By Steve Ulvi
When the future horizon of expectations seems impossibly foreboding unexpected events can inspire hope.
Nothing is simple anymore—if it ever really was. Modern human relations with the natural world often lack any semblance of restraint and humility. We have long relied on government to enforce reasonable regulations in order to protect the public commons.
But precautionary safeguards rarely stand when big money, self-serving regional politics and the illusion of permanent jobs subverts the public trust to allow corporate interest to run roughshod over the collective public interest.
As an all too common example, the Department of Ecology (DOE), has hit bottom in terms of violating its affirmative legal responsibilities under the Public Trust Doctrine to protect waters and natural resources owned and relied upon by us all. DOE sticks by the absurd notion that the average consumption of local saltwater fish amounts to only a couple of pieces of sushi per month for each of us.
Let’s see now… they have allowed so much water pollution that fish flesh can only be safely eaten in small quantities, then claim that sketchy “consumption data” shows we only snack on the stuff anyway, and then conclude that corporations can dump more pollutants.
This is a tragic farce parading as agency oversight.
But last week we learned of the unexpected decision by DOE and agency partners to listen to the hundreds of thousands of public comments castigating the proposed Cherry Point coal terminal.
They will expand the scope of analysis to include unprecedented source-to-smokestack impacts on human wellbeing and the natural environment. That kind of cumulative impact scope and analytical rigor was clearly the Congressional intent in the 1969 National Environmental Policy Act, but is rarely seen.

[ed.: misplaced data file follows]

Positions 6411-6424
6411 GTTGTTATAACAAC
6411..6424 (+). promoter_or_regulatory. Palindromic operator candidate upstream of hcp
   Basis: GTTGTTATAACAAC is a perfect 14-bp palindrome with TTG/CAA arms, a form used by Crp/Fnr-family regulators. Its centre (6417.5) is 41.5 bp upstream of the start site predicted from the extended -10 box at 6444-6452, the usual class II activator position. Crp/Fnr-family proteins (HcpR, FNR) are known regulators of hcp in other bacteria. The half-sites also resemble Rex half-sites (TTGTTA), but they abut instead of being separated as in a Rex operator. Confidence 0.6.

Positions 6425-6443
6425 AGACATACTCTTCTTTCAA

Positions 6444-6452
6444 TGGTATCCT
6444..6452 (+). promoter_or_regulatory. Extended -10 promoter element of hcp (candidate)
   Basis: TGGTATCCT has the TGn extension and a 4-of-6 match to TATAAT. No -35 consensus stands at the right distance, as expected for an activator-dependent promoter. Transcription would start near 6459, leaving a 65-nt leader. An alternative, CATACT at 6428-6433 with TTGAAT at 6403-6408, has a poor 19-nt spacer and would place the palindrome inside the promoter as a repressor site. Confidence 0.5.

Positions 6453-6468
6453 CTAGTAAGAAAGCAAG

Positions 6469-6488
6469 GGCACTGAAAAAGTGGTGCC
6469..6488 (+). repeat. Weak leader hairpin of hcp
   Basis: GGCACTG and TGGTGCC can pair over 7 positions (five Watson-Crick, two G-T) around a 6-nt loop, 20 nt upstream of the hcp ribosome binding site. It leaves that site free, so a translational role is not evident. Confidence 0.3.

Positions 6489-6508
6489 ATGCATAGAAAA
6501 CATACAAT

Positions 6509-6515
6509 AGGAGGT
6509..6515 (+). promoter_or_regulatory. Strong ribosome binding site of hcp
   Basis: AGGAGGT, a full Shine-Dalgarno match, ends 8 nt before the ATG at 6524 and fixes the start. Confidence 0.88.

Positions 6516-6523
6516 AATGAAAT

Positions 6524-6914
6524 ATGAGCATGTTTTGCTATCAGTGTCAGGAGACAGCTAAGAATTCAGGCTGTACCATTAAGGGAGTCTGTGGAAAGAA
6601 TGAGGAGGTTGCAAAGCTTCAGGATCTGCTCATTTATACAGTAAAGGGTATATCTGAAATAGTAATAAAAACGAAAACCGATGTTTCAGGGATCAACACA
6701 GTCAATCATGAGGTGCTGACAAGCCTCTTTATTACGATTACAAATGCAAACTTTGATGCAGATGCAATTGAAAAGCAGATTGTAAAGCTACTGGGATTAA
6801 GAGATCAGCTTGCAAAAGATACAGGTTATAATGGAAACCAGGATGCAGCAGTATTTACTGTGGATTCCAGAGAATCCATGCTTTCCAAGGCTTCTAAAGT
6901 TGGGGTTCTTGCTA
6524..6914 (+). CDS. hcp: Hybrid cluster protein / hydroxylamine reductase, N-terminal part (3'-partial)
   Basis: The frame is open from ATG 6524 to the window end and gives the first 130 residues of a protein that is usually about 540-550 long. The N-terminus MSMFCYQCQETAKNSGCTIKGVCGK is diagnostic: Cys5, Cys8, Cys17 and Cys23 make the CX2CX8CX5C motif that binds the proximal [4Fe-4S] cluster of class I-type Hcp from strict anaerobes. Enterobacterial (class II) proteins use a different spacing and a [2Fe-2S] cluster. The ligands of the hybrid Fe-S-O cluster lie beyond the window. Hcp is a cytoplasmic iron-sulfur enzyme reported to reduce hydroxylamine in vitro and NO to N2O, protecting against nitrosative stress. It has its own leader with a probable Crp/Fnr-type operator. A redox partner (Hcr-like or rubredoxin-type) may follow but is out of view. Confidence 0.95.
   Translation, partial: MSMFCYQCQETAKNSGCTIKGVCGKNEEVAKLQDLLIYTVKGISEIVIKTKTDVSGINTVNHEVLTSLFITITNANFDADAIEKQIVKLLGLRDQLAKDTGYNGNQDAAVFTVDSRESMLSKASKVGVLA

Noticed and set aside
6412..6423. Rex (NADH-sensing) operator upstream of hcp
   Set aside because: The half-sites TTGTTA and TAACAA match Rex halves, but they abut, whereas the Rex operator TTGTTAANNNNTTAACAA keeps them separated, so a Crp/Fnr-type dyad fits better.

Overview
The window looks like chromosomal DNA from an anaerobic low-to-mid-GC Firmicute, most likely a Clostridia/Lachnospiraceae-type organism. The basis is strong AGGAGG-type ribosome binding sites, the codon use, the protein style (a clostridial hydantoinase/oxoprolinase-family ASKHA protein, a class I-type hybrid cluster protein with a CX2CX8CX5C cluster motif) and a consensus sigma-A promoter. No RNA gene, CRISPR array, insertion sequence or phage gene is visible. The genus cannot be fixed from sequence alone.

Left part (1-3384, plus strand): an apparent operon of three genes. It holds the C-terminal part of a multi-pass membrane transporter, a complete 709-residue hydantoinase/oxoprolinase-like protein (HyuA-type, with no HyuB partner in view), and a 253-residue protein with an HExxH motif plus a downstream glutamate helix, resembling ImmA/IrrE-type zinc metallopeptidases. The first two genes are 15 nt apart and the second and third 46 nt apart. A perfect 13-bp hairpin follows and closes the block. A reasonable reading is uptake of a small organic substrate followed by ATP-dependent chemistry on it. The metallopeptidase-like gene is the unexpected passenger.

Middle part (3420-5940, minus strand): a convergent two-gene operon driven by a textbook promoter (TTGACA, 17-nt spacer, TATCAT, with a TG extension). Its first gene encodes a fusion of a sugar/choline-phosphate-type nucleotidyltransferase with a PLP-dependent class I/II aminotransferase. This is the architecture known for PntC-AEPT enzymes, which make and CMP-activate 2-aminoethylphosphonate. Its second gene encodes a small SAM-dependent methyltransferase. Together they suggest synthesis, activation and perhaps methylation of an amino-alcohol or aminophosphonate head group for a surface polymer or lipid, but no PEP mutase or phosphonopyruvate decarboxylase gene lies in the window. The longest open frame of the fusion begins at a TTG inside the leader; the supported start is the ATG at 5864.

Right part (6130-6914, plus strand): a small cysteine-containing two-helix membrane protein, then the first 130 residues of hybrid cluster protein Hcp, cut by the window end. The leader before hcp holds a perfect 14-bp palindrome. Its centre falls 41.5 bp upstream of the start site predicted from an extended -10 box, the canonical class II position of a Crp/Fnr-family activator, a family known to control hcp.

Now the sovereign Lummi Nation, as one would hope, stands up to oppose the further destruction of the Cherry Point landscape, saltwater resources and the natural resonance of place.
Climate change is not a theory but an expanding grim reality with the dots being connected by new peer-reviewed data every day. This unprecedented situation should deeply concern anyone who cares a whit about our post-WWII generation’s legacy, our grandkids’ lives or the all-important ecological services of the natural world.
Forty years ago we felt the seismic power of peaceful civil disobedience as people of all stripes strode arm in arm to confront the unacceptable status quo; Jim Crow racism, the Vietnam quagmire and rivers that burned.
Now as one would expect, deeply entrenched government and industry interests are unwilling to respond to the rising temperatures and cascading effects of greenhouse gas emissions. Citizens, once again, will have to force the necessary transformation.
We are among the most fortunate people to have ever lived and to pay forward a reasonable expectation for life, liberty and the pursuit of happiness will require our best minds, sacrifice and collective efforts. The 1960s post-sputnik space race times ten, and a redefinition of American Exceptionalism.
The Northwest is uniquely situated—geographically, socially and politically—to stop the madness and lead the U.S. in transitioning from dirty fossil fuels to new sustainable economic strategies, lasting “clean” industry jobs and protection of this incredible region by rejecting numerous mega-port developments and transportation corridors.
Leaving most of the rest of our fossil fuels in the ground would be a great leap forward.
— Editor's note: Steve Ulvi retired from the National Park Service in interior Alaska in 2006. He and his first wife, Lynette are settled in on San Juan Island with a homestead near completion.